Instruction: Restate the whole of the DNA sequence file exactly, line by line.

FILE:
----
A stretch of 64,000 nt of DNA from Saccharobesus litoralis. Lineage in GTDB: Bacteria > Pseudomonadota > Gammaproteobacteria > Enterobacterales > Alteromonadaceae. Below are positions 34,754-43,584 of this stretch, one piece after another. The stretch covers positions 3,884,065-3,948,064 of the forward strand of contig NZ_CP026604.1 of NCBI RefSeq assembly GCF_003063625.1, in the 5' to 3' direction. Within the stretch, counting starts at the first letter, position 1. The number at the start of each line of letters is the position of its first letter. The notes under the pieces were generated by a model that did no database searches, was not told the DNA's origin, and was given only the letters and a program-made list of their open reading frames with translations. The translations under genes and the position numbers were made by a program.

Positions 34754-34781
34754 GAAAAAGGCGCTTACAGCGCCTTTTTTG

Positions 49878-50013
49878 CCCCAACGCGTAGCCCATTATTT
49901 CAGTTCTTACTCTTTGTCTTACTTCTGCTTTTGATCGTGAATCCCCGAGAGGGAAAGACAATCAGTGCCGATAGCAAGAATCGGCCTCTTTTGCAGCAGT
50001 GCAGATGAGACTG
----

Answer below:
A stretch of 64,000 nt of DNA from Saccharobesus litoralis. Lineage in GTDB: Bacteria > Pseudomonadota > Gammaproteobacteria > Enterobacterales > Alteromonadaceae. Below are positions 34,754-43,584 of this stretch, one piece after another. The stretch covers positions 3,884,065-3,948,064 of the forward strand of contig NZ_CP026604.1 of NCBI RefSeq assembly GCF_003063625.1, in the 5' to 3' direction. Within the stretch, counting starts at the first letter, position 1. The number at the start of each line of letters is the position of its first letter. The notes under the pieces were generated by a model that did no database searches, was not told the DNA's origin, and was given only the letters and a program-made list of their open reading frames with translations. The translations under genes and the position numbers were made by a program.

Positions 34754-34781
34754 GAAAAAGGCGCTTACAGCGCCTTTTTTG

Positions 49878-50013
49878 CCCCAACGCGTAGCCCATTATTT
49901 CAGTTCTTACTCTTTGTCTTACTTCTGCTTTTGATCGTGAATCCCCGAGAGGGAAAGACAATCAGTGCCGATAGCAAGAATCGGCCTCTTTTGCAGCAGT
50001 GCAGATGAGACTG